- Dr. Scott Gottlieb told CNBC on Monday that social media giants are falling short of their responsibility to regulate the spread of coronavirus vaccine misinformation on their platforms.
- “I do think that they have an affirmative responsibility here, and in some cases they’re not doing it,” the former FDA chief, who serves on the board of Covid-19 vaccine maker Pfizer, said.
- Gottlieb’s comments came hours before President Joe Biden walked back some of his prior statement criticizing social platforms like Facebook for hosting deadly Covid vaccine misinformation on their services.
Social media companies are falling short of their responsibility to regulate the spread of Covid-19 vaccine misinformation on their platforms, Dr. Scott Gottlieb said Monday on CNBC.
Networking giants like Facebook and Twitter allow accounts to amass large followings and to be verified, handing those users a franchise, he said in an appearance on "Squawk Box."
"If they're giving someone a very big platform to distribute information, they have an obligation to look at the information that's being distributed," said Gottlieb, a former chief of the U.S. Food and Drug Administration under former President Donald Trump. "I do think that they have an affirmative responsibility here, and in some cases they're not doing it."
A Facebook spokesperson declined to comment on Gottlieb's remarks. Twitter has not responded to a request for comment.
The comments echo that of President Joe Biden, who on Friday said social platforms like Facebook are killing people by allowing Covid vaccine misinformation to spread on their platforms. However, Biden walked back some of that statement on Monday, saying he instead meant to accuse a dozen users, but not the social media platform itself, of spreading deadly misinformation about Covid vaccines.
That followed comments by White House press secretary Jen Psaki, who earlier that day said the administration was flagging problematic posts on Facebook that peddled misleading or false information about vaccinations. Psaki had also suggested steps Facebook and other social media services can take to combat false narratives, like publicly sharing the impact of misinformation on their services, promoting quality information and taking swifter action against harmful posts.
Facebook has disputed the remarks coming out of the White House. A company spokesperson said Saturday that the platform has, in fact, displayed authoritative information on Covid and vaccines, and has also encouraged people to use its vaccine finder tool.
Gottlieb, who serves on the board of Covid-19 vaccine maker Pfizer, said Twitter, not just Facebook, is responsible for hosting vaccine misinformation. Focus groups in the administration currently working to addressing the issue are targeting Facebook because many people are specifically pointing to information they viewed on the site.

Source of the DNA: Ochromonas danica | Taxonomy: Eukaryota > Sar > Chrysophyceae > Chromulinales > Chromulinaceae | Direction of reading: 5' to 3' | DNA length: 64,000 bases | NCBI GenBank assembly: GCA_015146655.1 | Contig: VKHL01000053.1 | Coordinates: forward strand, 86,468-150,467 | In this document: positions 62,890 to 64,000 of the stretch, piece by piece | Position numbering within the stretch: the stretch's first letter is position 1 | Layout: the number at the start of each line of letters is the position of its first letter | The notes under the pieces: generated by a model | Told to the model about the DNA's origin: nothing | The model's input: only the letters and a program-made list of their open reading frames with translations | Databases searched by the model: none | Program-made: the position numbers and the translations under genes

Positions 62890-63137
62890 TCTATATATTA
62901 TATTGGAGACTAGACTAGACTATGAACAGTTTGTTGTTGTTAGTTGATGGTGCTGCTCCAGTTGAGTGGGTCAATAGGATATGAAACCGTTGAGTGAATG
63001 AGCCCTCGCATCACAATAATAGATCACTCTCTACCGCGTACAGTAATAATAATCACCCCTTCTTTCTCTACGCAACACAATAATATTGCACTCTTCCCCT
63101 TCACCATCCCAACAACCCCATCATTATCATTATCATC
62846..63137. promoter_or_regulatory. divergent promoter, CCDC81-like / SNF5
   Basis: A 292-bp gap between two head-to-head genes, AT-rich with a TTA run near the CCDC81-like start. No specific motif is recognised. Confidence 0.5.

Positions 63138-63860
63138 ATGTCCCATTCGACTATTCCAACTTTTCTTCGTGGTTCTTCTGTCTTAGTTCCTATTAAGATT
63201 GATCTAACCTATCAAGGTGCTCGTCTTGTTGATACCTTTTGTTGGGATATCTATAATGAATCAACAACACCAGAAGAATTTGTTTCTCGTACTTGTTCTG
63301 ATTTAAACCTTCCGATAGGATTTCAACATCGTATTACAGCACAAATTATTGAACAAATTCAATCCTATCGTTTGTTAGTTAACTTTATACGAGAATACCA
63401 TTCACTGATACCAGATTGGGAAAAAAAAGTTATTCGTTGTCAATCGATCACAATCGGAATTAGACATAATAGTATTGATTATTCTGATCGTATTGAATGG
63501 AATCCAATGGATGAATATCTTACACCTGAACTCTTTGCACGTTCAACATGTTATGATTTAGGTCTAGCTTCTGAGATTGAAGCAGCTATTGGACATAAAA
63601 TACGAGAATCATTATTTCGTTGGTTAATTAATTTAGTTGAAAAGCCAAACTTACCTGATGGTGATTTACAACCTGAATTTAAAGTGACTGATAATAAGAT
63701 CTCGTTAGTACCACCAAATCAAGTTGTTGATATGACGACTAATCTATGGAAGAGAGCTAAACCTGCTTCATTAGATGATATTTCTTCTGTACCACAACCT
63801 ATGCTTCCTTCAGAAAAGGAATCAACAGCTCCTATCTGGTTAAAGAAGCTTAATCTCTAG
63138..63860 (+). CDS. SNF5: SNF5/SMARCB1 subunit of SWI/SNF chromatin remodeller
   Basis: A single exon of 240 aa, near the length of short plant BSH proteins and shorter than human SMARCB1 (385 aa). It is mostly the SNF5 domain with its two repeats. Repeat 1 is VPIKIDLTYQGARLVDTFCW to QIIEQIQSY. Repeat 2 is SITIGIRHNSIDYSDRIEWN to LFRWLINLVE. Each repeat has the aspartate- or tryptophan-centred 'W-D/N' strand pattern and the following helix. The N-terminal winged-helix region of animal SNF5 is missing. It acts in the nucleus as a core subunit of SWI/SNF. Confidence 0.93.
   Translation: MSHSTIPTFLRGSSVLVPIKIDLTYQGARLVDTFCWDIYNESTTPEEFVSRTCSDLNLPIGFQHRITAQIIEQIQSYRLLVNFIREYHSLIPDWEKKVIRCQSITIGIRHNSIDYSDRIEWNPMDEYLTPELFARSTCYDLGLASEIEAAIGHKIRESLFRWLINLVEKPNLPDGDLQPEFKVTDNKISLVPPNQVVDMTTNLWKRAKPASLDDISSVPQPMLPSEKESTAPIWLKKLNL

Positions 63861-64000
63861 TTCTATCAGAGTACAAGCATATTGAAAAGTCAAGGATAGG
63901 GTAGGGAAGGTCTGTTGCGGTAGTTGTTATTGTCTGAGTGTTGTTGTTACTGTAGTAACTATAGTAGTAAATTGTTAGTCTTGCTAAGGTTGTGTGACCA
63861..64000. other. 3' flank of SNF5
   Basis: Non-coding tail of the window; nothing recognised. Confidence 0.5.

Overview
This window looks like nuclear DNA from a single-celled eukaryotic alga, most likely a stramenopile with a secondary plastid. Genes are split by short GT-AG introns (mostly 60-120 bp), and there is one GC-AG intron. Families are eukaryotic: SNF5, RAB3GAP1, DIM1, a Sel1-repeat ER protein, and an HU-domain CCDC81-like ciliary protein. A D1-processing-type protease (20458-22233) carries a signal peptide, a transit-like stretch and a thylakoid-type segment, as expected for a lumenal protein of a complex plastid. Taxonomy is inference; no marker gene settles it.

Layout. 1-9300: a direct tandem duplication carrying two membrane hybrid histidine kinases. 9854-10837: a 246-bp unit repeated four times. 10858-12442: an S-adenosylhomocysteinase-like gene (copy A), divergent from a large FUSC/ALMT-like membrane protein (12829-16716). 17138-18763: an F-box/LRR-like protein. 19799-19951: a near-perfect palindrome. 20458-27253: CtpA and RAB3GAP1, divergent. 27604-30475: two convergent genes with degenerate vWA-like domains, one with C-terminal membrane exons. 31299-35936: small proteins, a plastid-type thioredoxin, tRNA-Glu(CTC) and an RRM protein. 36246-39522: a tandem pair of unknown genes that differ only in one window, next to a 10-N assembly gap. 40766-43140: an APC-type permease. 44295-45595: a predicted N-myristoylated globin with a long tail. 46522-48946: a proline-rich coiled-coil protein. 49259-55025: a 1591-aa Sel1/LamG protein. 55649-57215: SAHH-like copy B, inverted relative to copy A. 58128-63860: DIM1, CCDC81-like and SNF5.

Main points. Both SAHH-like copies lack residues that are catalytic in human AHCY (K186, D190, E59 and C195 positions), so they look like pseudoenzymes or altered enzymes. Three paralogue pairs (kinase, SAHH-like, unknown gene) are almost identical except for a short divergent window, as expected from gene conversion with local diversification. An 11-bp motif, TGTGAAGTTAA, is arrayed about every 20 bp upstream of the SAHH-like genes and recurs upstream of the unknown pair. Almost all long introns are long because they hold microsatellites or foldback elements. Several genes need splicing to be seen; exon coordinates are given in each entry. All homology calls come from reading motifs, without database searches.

"I think the line is [crossed] when you're putting out information that's knowingly false," Gottlieb, a CNBC contributor, said. "When you're putting out fake scientific data, fake information in a way that's highly misleading, that's clearly a line, and that's going on, so I think that's easy to police."
Deaths from Covid are increasing again in the U.S. as the highly transmissible delta variant spreads in largely unvaccinated communities, according to the Centers for Disease Control and Prevention. More than 161 million Americans are fully vaccinated, though the rate of shots administered daily has slowed dramatically in recent months, according to a CDC tracker.
Gottlieb again urged the CDC to track all of the breakthrough infections occurring in vaccinated people, not just those among infected people who become hospitalized.
"I don't think it's an overwhelming number, but we're not tracking it here in the United States and that's the bottom line. We should be tracking it," Gottlieb said. "We should also have a better sense of whether or not this is a more transmissible strain even among the vaccinated."
He told CNBC on Friday he believes the U.S. is "vastly underestimating" the number of Covid delta infections, particularly among vaccinated people with mild symptoms or a breakthrough case, making it difficult to understand if the strain is causing higher-than-expected hospitalization and death rates.
People who have been previously infected with the virus and have a low risk of infection should still get vaccinated to develop a "very robust and durable immunity," Gottlieb said.
A booster shot of a Covid vaccine would just be an additional dose of a current vaccine, Gottlieb said, adding "the existing vaccine is very protective against the delta variant based on the information that we have."
Disclosure: Scott Gottlieb is a CNBC contributor and is a member of the boards of Pfizer, genetic testing start-up Tempus, health-care tech company Aetion and biotech company Illumina. He also serves as co-chair of Norwegian Cruise Line Holdings' and Royal Caribbean's "Healthy Sail Panel."